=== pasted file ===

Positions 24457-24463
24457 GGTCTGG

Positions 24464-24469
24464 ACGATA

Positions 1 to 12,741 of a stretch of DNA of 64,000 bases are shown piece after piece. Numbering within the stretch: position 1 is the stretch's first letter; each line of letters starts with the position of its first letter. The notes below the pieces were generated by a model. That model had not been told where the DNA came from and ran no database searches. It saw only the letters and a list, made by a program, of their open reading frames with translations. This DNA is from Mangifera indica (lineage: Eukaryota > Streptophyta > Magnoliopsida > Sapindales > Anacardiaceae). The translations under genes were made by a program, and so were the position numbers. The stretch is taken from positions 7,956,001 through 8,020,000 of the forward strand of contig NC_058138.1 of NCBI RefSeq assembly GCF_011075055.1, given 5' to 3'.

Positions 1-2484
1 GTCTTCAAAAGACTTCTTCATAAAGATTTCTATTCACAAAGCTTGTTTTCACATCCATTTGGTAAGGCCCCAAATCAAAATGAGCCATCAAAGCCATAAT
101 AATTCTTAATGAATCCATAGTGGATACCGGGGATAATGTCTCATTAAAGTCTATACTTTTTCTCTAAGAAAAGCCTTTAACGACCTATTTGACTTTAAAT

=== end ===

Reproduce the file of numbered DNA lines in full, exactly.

Positions 24457-24463
24457 GGTCTGG

Positions 24464-24469
24464 ACGATA

Positions 1 to 12,741 of a stretch of DNA of 64,000 bases are shown piece after piece. Numbering within the stretch: position 1 is the stretch's first letter; each line of letters starts with the position of its first letter. The notes below the pieces were generated by a model. That model had not been told where the DNA came from and ran no database searches. It saw only the letters and a list, made by a program, of their open reading frames with translations. This DNA is from Mangifera indica (lineage: Eukaryota > Streptophyta > Magnoliopsida > Sapindales > Anacardiaceae). The translations under genes were made by a program, and so were the position numbers. The stretch is taken from positions 7,956,001 through 8,020,000 of the forward strand of contig NC_058138.1 of NCBI RefSeq assembly GCF_011075055.1, given 5' to 3'.

Positions 1-2484
1 GTCTTCAAAAGACTTCTTCATAAAGATTTCTATTCACAAAGCTTGTTTTCACATCCATTTGGTAAGGCCCCAAATCAAAATGAGCCATCAAAGCCATAAT
101 AATTCTTAATGAATCCATAGTGGATACCGGGGATAATGTCTCATTAAAGTCTATACTTTTTCTCTAAGAAAAGCCTTTAACGACCTATTTGACTTTAAAT